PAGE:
As a kid growing up in Maryland, it was normal to me that schools close at the forecast of an inch or two of snow. I knew that it was a bit laughable compared with how the Midwest and Northeast handle snow, but it is the reality of winters in the Mid-Atlantic.
And I certainly wasn’t complaining. Without exception, the dozen-plus snow days that I enjoyed as a child were joyous occasions. Mainly, I remember celebrating by drinking hot chocolate and going sledding with my brother at my grandma’s house. I was a picky eater, so I probably ate my usual peanut butter and jelly sandwich with the crusts cut off for lunch.
But hearing that school is canceled due to weather does not bring joy to every child. In our 2012 national survey of teachers, “Hunger in Our Schools,” one teacher in the Midwest told us, “The saddest are the children who cry when we get out early for a snow day because they won’t get lunch.”
That’s right – for the 21 million kids who rely on meals served at school as their primary source of nutrition, news of a snow day can bring tears. And while many districts serve lunch before an early dismissal to avoid this very problem, what happens when school is closed altogether, and for days at a time?
The short answer: some kids go hungry. Here in Maryland, we saw an extreme example during February 2010’s “Snowmaggedon,” the biggest storm in nearly 90 years which dropped more than 3 feet of snow in some areas of the Washington, DC metro region.
The Associated Press reported on the child hunger that resulted from schools’ closure for a week, interviewing Marla Caplon, Director of Food and Nutrition for Montgomery County Public Schools and a No Kid Hungry champion, and several families in need:
The two snowstorms that pummeled the region, leaving more than 3 feet of snow in some areas, deprived tens of thousands of children from Virginia to Pennsylvania of the free or reduced-price school lunch that may be their only nutritious meal of the day. The non-profits that try to meet the need when school is not in session also closed their doors for much of the week, leaving many families looking at bare cupboards. And many parents working hourly jobs were unable to earn any money during the week, as the snow forced businesses to close.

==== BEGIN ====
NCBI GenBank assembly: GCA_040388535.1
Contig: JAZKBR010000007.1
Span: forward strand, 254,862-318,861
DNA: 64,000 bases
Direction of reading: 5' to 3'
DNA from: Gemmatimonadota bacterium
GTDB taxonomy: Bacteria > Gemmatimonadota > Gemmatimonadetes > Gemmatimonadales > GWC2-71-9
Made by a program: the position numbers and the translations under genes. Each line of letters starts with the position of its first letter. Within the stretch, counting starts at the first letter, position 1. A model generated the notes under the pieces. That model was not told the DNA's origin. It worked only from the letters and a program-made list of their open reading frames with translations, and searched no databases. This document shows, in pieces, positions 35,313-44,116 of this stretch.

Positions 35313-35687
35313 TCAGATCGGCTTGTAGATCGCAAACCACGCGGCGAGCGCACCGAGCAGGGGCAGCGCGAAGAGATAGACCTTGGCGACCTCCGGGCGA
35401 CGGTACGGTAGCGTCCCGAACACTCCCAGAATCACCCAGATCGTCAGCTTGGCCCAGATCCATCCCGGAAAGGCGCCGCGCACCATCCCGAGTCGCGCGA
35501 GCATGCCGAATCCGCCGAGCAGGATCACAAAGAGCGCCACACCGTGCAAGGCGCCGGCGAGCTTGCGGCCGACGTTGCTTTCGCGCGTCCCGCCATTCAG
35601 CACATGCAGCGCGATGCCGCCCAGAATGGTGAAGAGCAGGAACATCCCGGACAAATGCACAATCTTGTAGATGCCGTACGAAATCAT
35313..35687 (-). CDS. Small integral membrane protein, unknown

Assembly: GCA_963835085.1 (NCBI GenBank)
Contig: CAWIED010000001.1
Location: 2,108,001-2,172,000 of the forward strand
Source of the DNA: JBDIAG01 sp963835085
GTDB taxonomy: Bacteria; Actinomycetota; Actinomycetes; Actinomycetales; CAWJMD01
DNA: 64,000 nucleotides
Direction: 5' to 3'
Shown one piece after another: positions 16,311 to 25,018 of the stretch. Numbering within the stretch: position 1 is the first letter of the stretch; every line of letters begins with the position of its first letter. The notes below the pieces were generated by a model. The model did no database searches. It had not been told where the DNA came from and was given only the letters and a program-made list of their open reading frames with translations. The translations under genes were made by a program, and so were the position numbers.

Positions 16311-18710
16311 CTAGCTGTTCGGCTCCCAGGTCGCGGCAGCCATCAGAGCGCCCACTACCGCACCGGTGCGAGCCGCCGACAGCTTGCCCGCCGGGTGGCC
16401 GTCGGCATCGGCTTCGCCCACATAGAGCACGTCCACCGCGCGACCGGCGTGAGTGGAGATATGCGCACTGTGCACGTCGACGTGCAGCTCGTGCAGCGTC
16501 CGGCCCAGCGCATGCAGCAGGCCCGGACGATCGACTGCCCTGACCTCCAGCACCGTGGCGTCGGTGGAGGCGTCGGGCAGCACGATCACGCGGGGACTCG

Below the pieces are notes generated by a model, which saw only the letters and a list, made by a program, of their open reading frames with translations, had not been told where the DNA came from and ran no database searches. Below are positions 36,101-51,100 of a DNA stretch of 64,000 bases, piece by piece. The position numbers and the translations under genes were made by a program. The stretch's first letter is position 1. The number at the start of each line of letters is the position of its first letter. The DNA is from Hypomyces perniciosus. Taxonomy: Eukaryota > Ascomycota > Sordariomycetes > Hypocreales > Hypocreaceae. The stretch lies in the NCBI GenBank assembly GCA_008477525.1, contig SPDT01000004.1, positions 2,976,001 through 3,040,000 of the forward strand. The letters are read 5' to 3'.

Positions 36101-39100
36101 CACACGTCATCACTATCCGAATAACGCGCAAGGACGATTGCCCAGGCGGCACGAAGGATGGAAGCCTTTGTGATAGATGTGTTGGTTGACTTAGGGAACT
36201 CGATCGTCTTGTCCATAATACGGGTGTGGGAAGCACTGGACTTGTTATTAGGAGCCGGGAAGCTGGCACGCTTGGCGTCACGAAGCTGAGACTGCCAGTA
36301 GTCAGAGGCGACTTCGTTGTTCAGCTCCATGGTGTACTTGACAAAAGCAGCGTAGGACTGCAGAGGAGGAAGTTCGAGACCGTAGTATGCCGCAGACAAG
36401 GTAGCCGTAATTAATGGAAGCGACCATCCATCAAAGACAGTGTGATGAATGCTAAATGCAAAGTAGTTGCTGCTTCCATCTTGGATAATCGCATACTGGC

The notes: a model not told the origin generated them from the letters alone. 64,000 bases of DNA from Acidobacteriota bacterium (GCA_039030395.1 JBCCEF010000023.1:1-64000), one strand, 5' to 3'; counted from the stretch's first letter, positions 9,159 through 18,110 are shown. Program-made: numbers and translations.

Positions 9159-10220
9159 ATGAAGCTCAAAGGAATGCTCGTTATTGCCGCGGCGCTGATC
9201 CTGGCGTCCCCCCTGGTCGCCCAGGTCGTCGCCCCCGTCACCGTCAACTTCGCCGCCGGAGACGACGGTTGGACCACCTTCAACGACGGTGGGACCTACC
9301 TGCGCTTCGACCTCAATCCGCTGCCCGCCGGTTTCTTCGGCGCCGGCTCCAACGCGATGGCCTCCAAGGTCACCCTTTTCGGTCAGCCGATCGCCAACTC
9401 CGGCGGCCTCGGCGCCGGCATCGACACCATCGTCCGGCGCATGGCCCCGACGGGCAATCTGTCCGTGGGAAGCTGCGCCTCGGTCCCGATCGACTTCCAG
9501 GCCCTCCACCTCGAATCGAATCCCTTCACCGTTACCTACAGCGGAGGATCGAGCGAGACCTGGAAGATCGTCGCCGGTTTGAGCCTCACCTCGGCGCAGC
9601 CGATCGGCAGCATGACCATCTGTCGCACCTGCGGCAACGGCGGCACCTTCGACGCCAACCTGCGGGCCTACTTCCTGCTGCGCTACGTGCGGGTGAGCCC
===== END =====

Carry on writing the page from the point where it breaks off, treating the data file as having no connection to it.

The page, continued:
In heroic fashion, Ms. Caplon arranged for local food bank Manna Food Center to bring boxes of food to two still-closed elementary schools. The school district notified parents of the distribution using the automated phone system, and approximately 200 grateful families came to pick up provisions:
Otto Tambito, a Fairfax County father of two, said his family burned through much of its savings during the week off from school and work. Tambito works as a window cleaner and an electrician, but was unable to travel to jobs. His wife, who cleans houses for a living, was in the same boat.
"We hope that thing melts down and we start again," he said.
Maritza Hernandez, a 32-year-old mother who came to pick up food Friday, said her usual baby-sitting income dried up during the snow days, and her husband had no work either. The couple and their 5-year-old son survived all week on beans, tortillas and the occasional egg, she said.
"We were sad that we didn't have enough to go shopping," she said.
Of course, child hunger during time off from school is not a new a concern. The Maryland No Kid Hungry Campaign’s office in Baltimore has been humming lately with planning meetings for innovative new ways to distribute meals to kids this summer.
Unlike summer, snow days are unscheduled – part of what can make them so exciting. Please, the next time you find yourself celebrating a snow day, take a moment to think about who doesn’t benefit – then pledge to end childhood hunger at www.NoKidHungry.org.